Norway decides not to drill for oil in the Arctic off of the beautiful Lofoten islands
The largest party in Norway’s parliament has delivered a significant blow to the country’s huge oil industry after withdrawing support for explorative drilling off the Lofoten islandsin the Arctic, which are considered a natural wonder. That means there’s now a solid majority in parliament to keep the area off limits for drilling.
The dramatic shift is a signal that the oil era that built the Scandinavian nation into one of the world’s most affluent is nearing an end. Oil companies led by state-controlled Equinor ASA, the biggest Norwegian producer, have said that gaining access to Lofoten is key if the country wants to maintain production as resources are being depleted. Estimates suggest that 1 billion to 3 billion barrels could be hiding off the archipelago, which is a natural wonder.
“The whole industry is surprised and disappointed,” said Karl Eirik Schjott-Pedersen, head of the Norwegian Oil and Gas Association. “It does not provide the predictability we depend on.”
But Labor’s decision was not a big surprise. Norwegians are starting to question their biggest export and source of wealth amid growing concerns over climate change. Even oil executives had already given up on gaining access to Lofoten, but now the next battle will likely shift to whether drilling should continue in the Barents Sea.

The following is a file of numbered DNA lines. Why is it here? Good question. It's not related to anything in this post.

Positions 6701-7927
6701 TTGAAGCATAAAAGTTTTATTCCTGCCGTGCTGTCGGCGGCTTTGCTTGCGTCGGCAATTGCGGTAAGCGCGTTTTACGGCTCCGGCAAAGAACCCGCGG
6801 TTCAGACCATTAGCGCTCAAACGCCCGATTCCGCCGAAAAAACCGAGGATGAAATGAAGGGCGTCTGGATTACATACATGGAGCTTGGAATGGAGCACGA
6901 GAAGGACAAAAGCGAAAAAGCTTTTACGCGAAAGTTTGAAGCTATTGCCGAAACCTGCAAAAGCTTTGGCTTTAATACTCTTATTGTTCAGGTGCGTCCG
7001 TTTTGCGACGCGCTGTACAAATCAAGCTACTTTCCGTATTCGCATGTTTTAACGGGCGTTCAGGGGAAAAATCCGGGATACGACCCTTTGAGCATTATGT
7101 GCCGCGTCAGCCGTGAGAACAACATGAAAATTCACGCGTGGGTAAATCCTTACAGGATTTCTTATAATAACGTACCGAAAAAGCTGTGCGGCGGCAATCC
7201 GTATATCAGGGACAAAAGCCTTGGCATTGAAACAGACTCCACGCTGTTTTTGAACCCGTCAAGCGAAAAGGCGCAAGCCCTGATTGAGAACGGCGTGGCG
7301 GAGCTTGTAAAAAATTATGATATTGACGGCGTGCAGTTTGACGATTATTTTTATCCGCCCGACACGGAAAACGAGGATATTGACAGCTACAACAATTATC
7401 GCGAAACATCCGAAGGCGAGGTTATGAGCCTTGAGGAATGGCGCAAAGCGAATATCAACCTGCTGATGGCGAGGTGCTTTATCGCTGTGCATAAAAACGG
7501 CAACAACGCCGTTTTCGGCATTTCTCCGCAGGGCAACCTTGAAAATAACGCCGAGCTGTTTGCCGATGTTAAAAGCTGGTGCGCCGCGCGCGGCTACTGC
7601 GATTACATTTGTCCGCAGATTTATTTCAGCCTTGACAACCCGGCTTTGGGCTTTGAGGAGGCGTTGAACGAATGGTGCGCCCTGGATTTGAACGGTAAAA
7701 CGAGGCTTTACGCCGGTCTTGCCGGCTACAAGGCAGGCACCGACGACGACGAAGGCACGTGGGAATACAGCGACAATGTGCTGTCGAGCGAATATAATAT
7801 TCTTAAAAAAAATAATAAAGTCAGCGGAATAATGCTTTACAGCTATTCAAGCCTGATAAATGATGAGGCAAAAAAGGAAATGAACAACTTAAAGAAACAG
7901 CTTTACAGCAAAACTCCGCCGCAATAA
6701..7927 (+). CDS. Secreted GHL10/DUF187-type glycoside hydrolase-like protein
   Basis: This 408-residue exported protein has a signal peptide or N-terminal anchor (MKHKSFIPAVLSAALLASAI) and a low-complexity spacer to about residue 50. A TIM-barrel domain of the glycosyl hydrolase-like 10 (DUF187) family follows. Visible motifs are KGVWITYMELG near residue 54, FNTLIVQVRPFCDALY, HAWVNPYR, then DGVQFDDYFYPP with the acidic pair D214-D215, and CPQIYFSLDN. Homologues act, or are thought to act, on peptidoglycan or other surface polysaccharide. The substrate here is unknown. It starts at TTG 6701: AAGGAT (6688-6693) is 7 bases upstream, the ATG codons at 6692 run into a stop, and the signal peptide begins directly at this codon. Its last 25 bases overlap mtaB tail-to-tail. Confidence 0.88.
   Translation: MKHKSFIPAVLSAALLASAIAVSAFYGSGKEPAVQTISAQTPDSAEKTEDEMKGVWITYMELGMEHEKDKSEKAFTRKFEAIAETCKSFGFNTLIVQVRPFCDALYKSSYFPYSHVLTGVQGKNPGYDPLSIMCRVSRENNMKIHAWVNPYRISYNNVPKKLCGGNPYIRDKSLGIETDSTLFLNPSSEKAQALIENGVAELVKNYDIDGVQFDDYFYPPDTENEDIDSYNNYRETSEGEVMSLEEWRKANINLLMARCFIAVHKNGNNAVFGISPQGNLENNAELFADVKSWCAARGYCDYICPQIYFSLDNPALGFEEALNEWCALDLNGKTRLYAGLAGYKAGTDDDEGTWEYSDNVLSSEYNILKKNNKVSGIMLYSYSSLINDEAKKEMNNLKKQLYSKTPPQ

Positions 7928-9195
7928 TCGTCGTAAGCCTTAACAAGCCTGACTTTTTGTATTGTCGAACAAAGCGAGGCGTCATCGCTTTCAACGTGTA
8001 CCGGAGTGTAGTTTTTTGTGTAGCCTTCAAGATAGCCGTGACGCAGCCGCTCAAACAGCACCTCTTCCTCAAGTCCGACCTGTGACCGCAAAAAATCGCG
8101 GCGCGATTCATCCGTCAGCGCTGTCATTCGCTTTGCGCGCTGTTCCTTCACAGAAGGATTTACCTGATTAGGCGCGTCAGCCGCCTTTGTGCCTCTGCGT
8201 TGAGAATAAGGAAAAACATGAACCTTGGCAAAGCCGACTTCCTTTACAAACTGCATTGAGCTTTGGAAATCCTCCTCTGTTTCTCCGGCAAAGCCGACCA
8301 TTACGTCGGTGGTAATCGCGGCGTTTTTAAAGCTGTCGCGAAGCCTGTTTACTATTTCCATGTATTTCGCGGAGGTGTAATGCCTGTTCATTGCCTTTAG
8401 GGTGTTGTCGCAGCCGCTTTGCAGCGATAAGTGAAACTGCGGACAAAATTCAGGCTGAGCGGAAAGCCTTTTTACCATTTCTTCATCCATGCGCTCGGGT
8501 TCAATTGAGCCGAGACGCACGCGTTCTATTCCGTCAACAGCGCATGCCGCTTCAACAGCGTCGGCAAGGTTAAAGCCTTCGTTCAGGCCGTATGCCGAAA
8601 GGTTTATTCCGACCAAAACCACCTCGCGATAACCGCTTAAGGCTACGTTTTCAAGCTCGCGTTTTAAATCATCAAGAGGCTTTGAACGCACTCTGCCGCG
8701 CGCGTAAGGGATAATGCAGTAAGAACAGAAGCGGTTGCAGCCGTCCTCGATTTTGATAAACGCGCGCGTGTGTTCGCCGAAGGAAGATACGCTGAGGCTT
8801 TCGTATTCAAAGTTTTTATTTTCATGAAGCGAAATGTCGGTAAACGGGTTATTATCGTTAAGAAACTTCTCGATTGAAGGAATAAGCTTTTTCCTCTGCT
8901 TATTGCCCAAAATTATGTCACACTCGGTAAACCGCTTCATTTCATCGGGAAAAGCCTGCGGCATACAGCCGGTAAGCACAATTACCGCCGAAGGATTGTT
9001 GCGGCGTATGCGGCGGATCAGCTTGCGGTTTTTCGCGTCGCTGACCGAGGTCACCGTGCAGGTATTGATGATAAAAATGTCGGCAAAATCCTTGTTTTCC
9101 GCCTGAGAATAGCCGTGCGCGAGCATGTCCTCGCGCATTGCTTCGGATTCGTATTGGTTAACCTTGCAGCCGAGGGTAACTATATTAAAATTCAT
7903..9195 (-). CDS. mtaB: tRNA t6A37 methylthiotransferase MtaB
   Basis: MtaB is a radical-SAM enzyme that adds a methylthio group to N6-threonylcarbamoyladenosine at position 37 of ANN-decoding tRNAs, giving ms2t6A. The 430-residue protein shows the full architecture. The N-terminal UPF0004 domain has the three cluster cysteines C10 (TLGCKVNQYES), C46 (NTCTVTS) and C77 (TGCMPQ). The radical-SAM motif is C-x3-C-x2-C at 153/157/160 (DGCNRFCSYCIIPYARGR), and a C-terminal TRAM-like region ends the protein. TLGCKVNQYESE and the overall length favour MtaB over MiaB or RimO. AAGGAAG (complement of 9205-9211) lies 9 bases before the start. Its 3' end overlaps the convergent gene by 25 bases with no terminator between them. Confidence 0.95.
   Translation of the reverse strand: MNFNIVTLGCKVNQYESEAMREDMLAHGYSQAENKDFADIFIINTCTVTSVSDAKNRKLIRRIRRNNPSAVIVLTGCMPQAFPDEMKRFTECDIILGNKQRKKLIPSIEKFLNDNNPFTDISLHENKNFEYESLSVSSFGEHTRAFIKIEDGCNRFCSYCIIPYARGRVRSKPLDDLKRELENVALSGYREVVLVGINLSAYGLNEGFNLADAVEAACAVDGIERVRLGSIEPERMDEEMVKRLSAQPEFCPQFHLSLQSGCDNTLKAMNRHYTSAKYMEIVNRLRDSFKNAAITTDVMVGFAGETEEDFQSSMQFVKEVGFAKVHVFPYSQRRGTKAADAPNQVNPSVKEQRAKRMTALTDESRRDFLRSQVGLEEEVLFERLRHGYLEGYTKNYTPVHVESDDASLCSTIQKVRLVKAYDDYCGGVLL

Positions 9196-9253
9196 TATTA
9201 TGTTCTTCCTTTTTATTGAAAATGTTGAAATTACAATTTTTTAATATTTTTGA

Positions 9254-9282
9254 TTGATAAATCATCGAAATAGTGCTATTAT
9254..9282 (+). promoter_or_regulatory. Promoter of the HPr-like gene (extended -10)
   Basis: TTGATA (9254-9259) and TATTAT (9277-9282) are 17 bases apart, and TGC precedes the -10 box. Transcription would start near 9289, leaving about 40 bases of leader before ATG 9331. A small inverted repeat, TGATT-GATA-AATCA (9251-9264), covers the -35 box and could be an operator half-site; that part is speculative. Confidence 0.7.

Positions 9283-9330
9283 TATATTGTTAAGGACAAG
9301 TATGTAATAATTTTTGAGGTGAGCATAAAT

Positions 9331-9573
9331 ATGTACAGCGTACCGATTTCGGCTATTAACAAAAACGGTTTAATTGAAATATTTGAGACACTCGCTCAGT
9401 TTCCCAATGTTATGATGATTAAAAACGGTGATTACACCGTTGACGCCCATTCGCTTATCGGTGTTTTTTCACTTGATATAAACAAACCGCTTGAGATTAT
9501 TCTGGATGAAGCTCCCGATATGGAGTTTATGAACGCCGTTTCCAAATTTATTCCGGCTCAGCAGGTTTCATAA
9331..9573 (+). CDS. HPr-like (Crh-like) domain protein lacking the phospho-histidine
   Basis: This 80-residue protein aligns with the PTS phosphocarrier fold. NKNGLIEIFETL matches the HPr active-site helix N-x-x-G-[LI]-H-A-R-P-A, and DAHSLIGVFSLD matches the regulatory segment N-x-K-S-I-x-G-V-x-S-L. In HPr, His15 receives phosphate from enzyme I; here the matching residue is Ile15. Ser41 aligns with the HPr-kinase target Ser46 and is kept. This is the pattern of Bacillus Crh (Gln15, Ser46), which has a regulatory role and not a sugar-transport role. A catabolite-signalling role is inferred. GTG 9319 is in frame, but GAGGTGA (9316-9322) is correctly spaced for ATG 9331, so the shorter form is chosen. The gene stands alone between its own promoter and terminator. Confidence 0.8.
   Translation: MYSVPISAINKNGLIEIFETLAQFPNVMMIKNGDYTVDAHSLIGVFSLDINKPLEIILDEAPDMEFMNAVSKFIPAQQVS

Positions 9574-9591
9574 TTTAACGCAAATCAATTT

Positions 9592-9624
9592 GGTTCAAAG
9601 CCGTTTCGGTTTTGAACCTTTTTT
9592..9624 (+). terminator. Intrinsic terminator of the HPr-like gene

The move comes days after Norway’s government gave the go-ahead on Friday for its $1trillion (£760bn) oil fund – the world’s largest sovereign wealth fund – to invest in renewable energy projects not listed on stock markets.
Billions are expected to be spent on wind and solar power projects. It is the latest indication that wealth accumulated through fossil fuels is being redirected towards future profits in renewable energy. Greater numbers of industries and countries have begun fossil fuel divestment strategies, citing future risks to their business and economic models.
Last month Norway’s oil fund said it would no longer invest in 134 companies which explore for oil and gas, but would retain stakes in large oil firms including BP and Shell, which have renewable energy divisions.